After leaving, Burton quickly caught an amazing break: His old classmate Paul Reubens, now better known as his alter ego Pee-Wee Herman, had seen Vincent and asked Burton to direct a big-screen adaptation of his character. Burton, who had directed one live-action piece while at Disney, 1983’s Hansel and Gretel, was game for any project that would let him continue to express his particular style, and agreed. 1985’s Pee-wee’s Big Adventure grossed $40 million on a budget of less than $7 million, and launched Burton’s prolific career as a film director.

He would go on to bring the world a litany of iconic films for the next several decades, most notably Beetlejuice (1988); Batman (1989) and Batman Returns (1992); Edward Scissorhands (1990); The Nightmare Before Christmas (1993) — which he produced and created but left to his fellow CalArts alum Henry Selick to direct; Mars Attacks! (1996); Sleepy Hollow (1999); Big Fish (2003); Corpse Bride (2005); Sweeney Todd: The Demon Barber of Fleet Street (2007); and Alice in Wonderland (2010). And though most of these films are live action, they all continue to develop and expand the artistic style he expressed early on.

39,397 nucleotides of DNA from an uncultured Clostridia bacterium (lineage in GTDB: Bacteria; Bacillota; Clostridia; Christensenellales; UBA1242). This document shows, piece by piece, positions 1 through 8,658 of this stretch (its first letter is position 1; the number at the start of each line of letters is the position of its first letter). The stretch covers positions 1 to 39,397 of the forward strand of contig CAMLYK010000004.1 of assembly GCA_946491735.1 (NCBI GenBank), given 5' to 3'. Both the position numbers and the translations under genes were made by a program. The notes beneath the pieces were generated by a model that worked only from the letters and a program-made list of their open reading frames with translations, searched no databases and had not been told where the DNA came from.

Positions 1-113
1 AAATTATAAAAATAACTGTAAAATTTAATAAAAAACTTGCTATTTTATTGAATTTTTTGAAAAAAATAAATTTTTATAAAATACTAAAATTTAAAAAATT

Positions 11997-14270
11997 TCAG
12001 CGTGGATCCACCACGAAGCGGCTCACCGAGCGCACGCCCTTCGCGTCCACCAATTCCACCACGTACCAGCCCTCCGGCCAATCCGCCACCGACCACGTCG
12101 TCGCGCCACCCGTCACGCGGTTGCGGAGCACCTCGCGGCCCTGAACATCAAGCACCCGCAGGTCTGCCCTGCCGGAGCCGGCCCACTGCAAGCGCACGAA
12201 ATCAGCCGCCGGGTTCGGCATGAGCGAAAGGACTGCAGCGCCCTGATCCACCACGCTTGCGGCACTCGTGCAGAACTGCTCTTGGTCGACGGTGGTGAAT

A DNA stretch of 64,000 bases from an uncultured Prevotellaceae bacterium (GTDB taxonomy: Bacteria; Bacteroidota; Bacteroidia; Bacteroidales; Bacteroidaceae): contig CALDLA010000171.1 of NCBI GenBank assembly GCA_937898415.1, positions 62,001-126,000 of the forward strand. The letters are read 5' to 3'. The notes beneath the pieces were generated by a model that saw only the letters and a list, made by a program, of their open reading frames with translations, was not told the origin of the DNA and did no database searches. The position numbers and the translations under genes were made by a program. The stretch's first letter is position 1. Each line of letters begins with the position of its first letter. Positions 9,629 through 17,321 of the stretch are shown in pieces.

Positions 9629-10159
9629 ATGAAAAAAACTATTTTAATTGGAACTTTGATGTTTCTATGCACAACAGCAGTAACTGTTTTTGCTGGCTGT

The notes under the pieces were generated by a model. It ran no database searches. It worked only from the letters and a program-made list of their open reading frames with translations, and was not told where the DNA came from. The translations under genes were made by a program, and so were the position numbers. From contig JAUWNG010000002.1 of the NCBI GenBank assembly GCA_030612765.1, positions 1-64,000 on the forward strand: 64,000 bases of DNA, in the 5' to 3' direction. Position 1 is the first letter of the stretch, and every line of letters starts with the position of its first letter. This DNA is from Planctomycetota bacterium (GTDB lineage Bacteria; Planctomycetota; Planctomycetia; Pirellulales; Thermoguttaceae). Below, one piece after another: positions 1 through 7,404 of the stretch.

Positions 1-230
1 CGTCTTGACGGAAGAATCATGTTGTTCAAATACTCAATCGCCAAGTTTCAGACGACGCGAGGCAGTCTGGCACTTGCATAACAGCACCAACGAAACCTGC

By the time Disney released Burton’s full-length feature version of Frankenweenie in 2012, Burton’s name had become an undeniable brand of its own. And that brand was still closely associated with Disney, which had by then happily embraced him as a producer and director on several of its films. Describing his on-again, off-again relationship with Disney to the Independent upon Frankenweenie’s 2012 release, Burton simply said, “I’ve been hired and fired by Disney three different times. I’m used to it.”

But far from being defined by his rocky relationship with Disney, Burton is regarded as a singular visionary, defined entirely by his unique style. To properly define the Burton style, we can point to a couple of specific important visual and artistic influences that made his art and his overall production style what it is today.

Burton’s art and cinema are hugely influenced by Expressionism

Burton’s own aesthetic reflects German Expressionism more than any other style. Expressionism began as a modern art movement and quickly expanded to influence art across Europe in the 1920s. Drawing upon what was then the still-new field of psychotherapy, Expressionist film became a cinematic medium in which the overall scenic and production design produced a feeling of dreamlike unreality and psychological tension for the viewer.